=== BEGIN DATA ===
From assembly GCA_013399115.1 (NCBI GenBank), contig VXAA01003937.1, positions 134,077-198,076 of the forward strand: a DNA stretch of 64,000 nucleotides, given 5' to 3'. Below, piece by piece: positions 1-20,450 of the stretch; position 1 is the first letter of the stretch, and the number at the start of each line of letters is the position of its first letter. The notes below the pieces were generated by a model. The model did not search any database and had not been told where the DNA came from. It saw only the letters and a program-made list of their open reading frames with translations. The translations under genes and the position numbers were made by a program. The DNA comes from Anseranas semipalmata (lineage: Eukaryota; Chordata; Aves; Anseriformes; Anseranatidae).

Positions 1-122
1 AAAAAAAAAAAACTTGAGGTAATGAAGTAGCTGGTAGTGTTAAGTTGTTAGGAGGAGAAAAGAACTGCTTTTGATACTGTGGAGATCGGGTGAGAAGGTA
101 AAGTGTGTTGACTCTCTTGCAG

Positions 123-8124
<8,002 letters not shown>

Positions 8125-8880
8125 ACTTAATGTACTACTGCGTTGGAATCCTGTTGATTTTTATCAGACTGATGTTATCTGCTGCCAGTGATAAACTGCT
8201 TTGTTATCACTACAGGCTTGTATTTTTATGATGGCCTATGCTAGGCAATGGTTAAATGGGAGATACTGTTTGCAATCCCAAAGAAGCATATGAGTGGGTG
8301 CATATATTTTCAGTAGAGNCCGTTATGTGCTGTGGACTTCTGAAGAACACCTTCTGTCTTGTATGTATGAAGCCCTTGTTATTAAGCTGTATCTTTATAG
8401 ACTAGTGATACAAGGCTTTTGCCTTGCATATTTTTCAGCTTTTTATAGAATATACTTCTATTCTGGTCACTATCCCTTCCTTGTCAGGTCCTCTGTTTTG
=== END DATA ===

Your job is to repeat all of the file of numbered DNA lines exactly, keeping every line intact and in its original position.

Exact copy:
From assembly GCA_013399115.1 (NCBI GenBank), contig VXAA01003937.1, positions 134,077-198,076 of the forward strand: a DNA stretch of 64,000 nucleotides, given 5' to 3'. Below, piece by piece: positions 1-20,450 of the stretch; position 1 is the first letter of the stretch, and the number at the start of each line of letters is the position of its first letter. The notes below the pieces were generated by a model. The model did not search any database and had not been told where the DNA came from. It saw only the letters and a program-made list of their open reading frames with translations. The translations under genes and the position numbers were made by a program. The DNA comes from Anseranas semipalmata (lineage: Eukaryota; Chordata; Aves; Anseriformes; Anseranatidae).

Positions 1-122
1 AAAAAAAAAAAACTTGAGGTAATGAAGTAGCTGGTAGTGTTAAGTTGTTAGGAGGAGAAAAGAACTGCTTTTGATACTGTGGAGATCGGGTGAGAAGGTA
101 AAGTGTGTTGACTCTCTTGCAG

Positions 123-8124
<8,002 letters not shown>

Positions 8125-8880
8125 ACTTAATGTACTACTGCGTTGGAATCCTGTTGATTTTTATCAGACTGATGTTATCTGCTGCCAGTGATAAACTGCT
8201 TTGTTATCACTACAGGCTTGTATTTTTATGATGGCCTATGCTAGGCAATGGTTAAATGGGAGATACTGTTTGCAATCCCAAAGAAGCATATGAGTGGGTG
8301 CATATATTTTCAGTAGAGNCCGTTATGTGCTGTGGACTTCTGAAGAACACCTTCTGTCTTGTATGTATGAAGCCCTTGTTATTAAGCTGTATCTTTATAG
8401 ACTAGTGATACAAGGCTTTTGCCTTGCATATTTTTCAGCTTTTTATAGAATATACTTCTATTCTGGTCACTATCCCTTCCTTGTCAGGTCCTCTGTTTTG